Now as they were eating, Jesus took bread, and after blessing it broke it and gave it to the disciples, and said, “Take, eat; this is my body.”
What You Eat This Week
If it is true what they say, “You are what you eat!” then this week I’m:
I suspect that the same is true for millions of Americans this week of Thanksgiving.
The Thanksgiving Holiday is Not About What You Eat
As important as food is to the Thanksgiving holiday, especially in the United States (and surely in the Blonski house), it isn’t really about the food.
As Marcie says, in A Charlie Brown Thanksgiving:
“But Thanksgiving is more than eating, Chuck. You heard what Linus was saying out there. Those early Pilgrims were thankful for what had happened to them, and we should be thankful, too. We should just be thankful for being together. I think that’s what they mean by ‘Thanksgiving,’ Charlie Brown.”
Thanksgiving is about family. It is about gathering together to give thanks. It is about sharing the blessings received by God.
And it is about the worship of God.
Worship and Eating
Every year at Thanksgiving, my family and I go to church. I realize that not everyone does that.
And it is somewhat of a “occupational hazard” for me, being a pastor.
But about 25 years ago, or so, it occurred to me that worshiping on Thanksgiving made sense.
The Greek word for “giving thanks” is eucharistia. It is from this word that we get the English word “eucharist” – which is one of the names of the Sacrament of the Altar.
The name comes from the fact that Jesus “gave thanks” (“blessing it” in Matthew 26:26) for the bread and the wine that he was using to institute the sacrament.
The Sacrament of the Altar (or the Lord’s Supper, or Holy Communion) is celebrated, and participated, in a worship service.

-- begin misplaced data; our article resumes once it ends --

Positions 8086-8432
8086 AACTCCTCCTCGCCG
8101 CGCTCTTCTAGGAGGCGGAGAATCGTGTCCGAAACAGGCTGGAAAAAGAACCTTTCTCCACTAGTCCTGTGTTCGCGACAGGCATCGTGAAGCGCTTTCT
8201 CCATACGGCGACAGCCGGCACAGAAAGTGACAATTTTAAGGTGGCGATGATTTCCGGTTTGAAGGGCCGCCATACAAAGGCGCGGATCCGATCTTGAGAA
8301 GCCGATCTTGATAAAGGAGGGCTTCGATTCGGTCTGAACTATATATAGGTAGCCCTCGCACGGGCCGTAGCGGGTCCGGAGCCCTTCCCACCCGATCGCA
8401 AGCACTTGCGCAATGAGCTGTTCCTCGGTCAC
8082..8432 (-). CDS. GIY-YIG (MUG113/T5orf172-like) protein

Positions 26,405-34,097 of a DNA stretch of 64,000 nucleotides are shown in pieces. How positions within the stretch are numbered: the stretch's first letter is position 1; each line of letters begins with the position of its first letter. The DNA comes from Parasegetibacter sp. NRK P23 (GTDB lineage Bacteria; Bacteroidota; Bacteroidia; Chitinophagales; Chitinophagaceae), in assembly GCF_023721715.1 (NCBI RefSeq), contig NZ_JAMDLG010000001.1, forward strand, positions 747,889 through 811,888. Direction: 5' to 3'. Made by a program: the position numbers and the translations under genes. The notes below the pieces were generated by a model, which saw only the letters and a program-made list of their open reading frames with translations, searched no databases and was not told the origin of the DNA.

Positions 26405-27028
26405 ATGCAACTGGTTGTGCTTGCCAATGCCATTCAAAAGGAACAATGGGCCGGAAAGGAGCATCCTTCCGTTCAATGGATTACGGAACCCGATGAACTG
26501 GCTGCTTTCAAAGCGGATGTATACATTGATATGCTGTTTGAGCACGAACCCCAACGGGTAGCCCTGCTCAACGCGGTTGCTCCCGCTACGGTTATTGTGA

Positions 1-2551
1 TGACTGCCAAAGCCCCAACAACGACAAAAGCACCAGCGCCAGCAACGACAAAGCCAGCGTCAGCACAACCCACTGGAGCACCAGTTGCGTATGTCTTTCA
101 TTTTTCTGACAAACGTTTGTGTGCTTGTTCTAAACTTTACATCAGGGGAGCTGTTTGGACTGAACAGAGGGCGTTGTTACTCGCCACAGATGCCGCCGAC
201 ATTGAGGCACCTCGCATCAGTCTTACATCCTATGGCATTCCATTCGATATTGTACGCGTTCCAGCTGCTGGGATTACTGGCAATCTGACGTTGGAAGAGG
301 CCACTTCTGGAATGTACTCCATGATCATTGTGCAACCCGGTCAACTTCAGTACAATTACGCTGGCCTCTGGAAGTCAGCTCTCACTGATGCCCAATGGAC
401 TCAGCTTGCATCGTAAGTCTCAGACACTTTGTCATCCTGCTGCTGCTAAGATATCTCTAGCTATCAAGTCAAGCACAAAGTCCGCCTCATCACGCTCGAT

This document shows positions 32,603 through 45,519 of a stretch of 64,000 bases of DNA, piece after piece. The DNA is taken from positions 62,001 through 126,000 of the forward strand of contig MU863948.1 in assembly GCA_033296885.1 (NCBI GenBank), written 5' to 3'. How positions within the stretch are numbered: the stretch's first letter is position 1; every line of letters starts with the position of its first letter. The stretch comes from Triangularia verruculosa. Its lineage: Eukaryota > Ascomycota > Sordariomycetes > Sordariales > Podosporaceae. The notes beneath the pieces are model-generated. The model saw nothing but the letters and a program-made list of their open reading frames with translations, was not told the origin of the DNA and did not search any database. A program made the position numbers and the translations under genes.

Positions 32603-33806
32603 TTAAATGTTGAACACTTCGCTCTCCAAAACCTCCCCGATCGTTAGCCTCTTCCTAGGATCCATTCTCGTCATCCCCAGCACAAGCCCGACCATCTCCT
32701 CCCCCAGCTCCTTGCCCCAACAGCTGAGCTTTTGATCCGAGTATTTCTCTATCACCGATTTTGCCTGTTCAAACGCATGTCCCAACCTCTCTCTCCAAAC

And Thanksgiving Day (or Eve) is an extremely appropriate day to celebrate the Eucharist!
This is where the title of this devotion comes in.
What is eaten (and drunk) in the Eucharist is the body and blood of Jesus Christ (in, with, and under the bread and the wine).
Martin Luther’s Small Catechism
The Sacrament of the Altar is “the true body and blood of our Lord Jesus Christ under the bread and wine, instituted by Christ Himself for us Christians to eat and to drink.”
Now, while the body and blood of Jesus are there because he puts them there, not everyone receives the benefits of the body and blood of Jesus.
Only those “who has faith in these words: ‘Given and shed for you for the forgiveness of sins’” receives the blessings of the Sacrament (forgiveness of sins, life and salvation). “Anyone who does not believe these words or doubts them is unworthy and unprepared, for the words “for you” require all hearts to believe.”
For the one who has faith in Jesus Christ as Lord and Savior, you are what you eat in the Lord’s Supper. You are “Christ,” in a sense. I don’t mean that you are now Jesus, the Son of God. What I mean is that you have “Christ” living in you, giving you the power of salvation.
You can now live in the forgiveness of sins! A thankful life that shares the Good News about Jesus!
You can give thanks to God for all his blessings!
And that is truly what Thanksgiving is all about!
Heavenly Father, ‘We thank [you] for our homes and our food and our safety in a new land. We thank [you] for the opportunity to create a new world for freedom and justice.’ In Jesus’ name. Amen.
[Linus’ dinner prayer, from A Charlie Brown Thanksgiving]
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